|                      | calog        | | DEPLOYED    |
|                      | changes      | | DEPLOYED    |
|                      | dbglevel     | | DEPLOYED    |
|                      | events       | | DEPLOYED    |
|                      | grep         | | DEPLOYED    |
|                      | history      | | DEPLOYED    |
|                      | ls           | | DEPLOYED    |
|                      | managelogs   | | DEPLOYED    |
|                      | menu         | | DEPLOYED    |
|                      | param        | | DEPLOYED    |
|                      | ps           | | DEPLOYED    |
|                      | pstack       | | DEPLOYED    |
|                      | summary      | | DEPLOYED    |
|                      | tail         | | DEPLOYED    |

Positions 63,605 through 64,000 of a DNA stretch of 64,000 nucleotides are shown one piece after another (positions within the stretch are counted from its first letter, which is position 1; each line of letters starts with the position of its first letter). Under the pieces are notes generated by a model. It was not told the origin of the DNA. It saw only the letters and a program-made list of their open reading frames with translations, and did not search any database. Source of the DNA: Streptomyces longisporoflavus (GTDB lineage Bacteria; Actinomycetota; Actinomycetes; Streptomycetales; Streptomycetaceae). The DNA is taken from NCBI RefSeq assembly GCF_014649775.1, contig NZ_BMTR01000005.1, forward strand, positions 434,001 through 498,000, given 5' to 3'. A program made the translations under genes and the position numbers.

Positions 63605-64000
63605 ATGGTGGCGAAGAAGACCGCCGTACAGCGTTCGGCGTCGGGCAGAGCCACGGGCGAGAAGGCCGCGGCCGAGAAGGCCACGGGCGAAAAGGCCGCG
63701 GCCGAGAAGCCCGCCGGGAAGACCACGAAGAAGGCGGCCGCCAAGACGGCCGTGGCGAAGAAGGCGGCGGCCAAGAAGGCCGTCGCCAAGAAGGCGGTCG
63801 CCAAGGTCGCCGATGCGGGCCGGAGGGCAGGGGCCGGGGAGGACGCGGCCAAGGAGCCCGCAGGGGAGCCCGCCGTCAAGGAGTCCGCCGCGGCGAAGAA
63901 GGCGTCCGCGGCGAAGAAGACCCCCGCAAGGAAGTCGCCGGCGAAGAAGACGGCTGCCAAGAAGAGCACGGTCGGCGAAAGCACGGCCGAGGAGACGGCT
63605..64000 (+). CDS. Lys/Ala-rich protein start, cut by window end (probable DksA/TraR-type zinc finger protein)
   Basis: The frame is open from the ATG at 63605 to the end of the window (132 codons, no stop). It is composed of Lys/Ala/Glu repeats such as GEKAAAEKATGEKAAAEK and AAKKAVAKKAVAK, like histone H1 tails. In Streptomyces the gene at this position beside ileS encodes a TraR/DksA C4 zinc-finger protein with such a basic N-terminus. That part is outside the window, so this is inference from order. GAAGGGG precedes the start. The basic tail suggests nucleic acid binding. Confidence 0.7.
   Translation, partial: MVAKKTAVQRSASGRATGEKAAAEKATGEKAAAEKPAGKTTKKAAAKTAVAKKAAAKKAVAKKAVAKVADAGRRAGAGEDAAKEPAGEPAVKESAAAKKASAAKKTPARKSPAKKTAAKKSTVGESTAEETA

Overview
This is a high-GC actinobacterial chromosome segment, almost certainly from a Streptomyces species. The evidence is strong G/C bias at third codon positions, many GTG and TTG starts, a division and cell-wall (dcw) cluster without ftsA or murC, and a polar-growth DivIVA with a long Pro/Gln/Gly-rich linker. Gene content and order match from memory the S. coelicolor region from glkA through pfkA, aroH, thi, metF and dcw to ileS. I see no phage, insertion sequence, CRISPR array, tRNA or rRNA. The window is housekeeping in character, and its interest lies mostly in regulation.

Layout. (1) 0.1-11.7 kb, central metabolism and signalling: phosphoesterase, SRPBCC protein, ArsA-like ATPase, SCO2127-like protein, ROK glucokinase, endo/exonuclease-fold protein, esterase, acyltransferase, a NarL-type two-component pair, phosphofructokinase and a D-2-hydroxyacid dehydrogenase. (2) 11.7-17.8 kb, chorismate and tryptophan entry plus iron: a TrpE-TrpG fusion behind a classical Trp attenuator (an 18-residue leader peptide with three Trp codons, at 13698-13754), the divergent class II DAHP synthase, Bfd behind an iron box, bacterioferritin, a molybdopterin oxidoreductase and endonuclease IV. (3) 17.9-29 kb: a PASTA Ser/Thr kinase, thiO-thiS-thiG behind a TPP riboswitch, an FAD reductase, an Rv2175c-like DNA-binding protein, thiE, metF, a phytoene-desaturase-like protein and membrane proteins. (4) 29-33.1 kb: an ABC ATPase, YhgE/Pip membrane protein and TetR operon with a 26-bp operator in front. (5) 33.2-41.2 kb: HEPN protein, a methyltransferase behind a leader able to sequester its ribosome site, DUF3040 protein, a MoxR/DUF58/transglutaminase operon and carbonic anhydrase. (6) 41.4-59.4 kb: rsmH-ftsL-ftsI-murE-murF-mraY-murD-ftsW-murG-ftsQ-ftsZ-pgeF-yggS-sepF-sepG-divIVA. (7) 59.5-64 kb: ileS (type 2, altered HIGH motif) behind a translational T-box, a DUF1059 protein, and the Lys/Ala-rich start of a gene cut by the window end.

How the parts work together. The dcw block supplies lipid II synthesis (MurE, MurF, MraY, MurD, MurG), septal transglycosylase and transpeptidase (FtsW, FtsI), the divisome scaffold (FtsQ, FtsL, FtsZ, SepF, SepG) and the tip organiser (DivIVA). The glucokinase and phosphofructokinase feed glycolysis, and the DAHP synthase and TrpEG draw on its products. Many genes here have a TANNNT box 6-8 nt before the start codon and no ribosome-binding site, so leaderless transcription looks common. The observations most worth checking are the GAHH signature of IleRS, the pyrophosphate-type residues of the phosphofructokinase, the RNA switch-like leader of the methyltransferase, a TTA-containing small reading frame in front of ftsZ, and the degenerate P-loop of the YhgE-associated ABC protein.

|                      | triage       | | DEPLOYED    |
|                      | vi           | | DEPLOYED    |

Note :-
  DEPLOYED    : Installed and Available - To be configured or run interactively.
  NOT RUNNING : Configured and Available - Currently turned off interactively.
  RUNNING     : Configured and Available.

[oracle@server5 stage]$ 

Since I care a lot about OSWatcher, I was very pleased to see it running.

[oracle@server5 stage]$ ps -ef | grep -i osw
oracle   28344     1  0 10:58 ?        00:00:00 /bin/sh ./OSWatcher.sh 30 48 NONE /u01/app/oracle/tfa/repository/suptools/server5/oswbb/oracle/archive
oracle   28934 28344  0 10:58 ?        00:00:00 /bin/sh ./OSWatcherFM.sh 48 /u01/app/oracle/tfa/repository/suptools/server5/oswbb/oracle/archive
oracle   30662 27252  0 11:01 pts/4    00:00:00 grep --color=auto -i osw
[oracle@server5 stage]$ 

Kindly refer to the documentation for more information about TFA. It’s quite a collection of tools, and it helps you in so many ways…